Toyota President Akio Toyota and his Mazda counterpart Kogai announce their alliance.

Though Detroit is known as the Motor City, that designation doesn’t appear to be enough to entice Toyota and Mazda to build its new jointly owned plant in Michigan.

The two finalists appear to be Alabama and North Carolina, according to multiple news reports.

In August, the two Japanese carmakers confirmed they will also set up a new, $1.6 billion assembly plant in the United States that will create up to 4,000 new jobs. 

Toyota already operates a broad network of factories in the U.S., but Mazda hasn’t operated a plant there since exiting a long-running joint venture with Ford Motor Co. several years ago in southeastern Michigan.

(Toyota pairing up with Mazda on $1.6B auto plant in U.S. For the story, Click Here.)

Unsurprisingly, the price to land a new automotive plant is steep. The two companies reportedly want $1 billion in tax breaks and other incentives for the privilege of being the home of the newest transplant facility.

Even with the 10-digit incentive package demand, 15 states jumped at the chance to secure the new plant and its thousands of jobs, including the usual suspects: Michigan, Ohio, Indiana, Texas, Mississippi, Illinois and South Carolina, which are already home to several auto plans.

While Toyota has facilities in Texas and Alabama, only Alabama survived the cut. North Carolina, home to the tech triangle, does not currently host an automotive plant.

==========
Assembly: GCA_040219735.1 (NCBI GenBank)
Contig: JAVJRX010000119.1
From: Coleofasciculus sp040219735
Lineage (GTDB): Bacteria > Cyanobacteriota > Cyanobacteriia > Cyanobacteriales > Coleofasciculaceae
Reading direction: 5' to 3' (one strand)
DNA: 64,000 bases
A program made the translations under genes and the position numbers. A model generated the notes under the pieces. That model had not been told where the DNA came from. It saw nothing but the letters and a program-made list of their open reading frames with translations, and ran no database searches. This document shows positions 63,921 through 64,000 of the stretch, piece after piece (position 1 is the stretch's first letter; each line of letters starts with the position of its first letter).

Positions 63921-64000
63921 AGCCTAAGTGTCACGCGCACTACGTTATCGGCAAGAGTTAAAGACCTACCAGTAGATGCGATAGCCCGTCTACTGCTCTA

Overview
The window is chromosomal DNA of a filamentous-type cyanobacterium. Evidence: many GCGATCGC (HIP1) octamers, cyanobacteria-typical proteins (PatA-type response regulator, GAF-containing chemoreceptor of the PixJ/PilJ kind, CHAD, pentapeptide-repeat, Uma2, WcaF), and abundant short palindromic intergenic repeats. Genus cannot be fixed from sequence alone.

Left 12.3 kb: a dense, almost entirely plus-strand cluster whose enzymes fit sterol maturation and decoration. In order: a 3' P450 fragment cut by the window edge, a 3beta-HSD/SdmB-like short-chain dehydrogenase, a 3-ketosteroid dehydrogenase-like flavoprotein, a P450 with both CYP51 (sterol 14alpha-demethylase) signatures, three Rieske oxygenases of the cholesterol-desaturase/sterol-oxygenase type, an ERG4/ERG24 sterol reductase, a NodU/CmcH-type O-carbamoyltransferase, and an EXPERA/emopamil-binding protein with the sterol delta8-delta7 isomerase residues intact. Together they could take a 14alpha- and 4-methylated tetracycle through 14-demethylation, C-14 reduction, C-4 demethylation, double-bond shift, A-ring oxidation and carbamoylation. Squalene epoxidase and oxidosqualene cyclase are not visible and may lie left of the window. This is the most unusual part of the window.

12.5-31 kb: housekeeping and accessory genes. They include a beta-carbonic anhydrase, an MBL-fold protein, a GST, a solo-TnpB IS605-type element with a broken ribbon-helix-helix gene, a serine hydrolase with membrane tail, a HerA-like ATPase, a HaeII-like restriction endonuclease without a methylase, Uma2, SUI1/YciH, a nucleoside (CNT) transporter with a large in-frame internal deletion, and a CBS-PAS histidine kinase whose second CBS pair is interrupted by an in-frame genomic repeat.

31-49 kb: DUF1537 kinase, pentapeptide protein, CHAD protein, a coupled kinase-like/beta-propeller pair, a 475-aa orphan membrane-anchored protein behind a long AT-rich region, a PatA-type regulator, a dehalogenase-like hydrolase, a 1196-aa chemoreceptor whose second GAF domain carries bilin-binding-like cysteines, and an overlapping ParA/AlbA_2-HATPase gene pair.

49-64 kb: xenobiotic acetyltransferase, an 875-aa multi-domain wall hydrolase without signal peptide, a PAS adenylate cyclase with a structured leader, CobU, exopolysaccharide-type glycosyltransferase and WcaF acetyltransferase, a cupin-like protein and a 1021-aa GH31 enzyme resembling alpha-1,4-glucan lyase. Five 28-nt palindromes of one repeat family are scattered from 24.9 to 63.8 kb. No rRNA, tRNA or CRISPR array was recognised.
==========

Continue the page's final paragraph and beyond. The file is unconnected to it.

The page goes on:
(Click Here for details about the new partnership between Toyota, Mazda and Denso.)

Toyota plans to build the Corolla at the new site while Mazda said it will produce crossovers that it “will newly introduce to the North American market.”

Expected to begin production in 2021, the plant likely pleased President Donald Trump, who pressured Japanese makers during his recent Asian tour to build more vehicles in the U.S. He’s often criticized Toyota for its plans to expand its Mexican operations, which it cancelled recently.

According to a formal announcement earlier this year by the two companies, their alliance will be far reaching and will see Toyota acquire a 5% stake in Mazda, the smaller maker taking a stake in its new partner, as well.

(Toyota set to build first hybrid model in U.S. Click Here for the story.)

Along with the new factory, they will expand an existing product partnership that has Mazda now supplying the bigger Japanese maker with a compact sedan for the North American market. Toyota will began producing a new “two-box van” for sale by Mazda in Japan.

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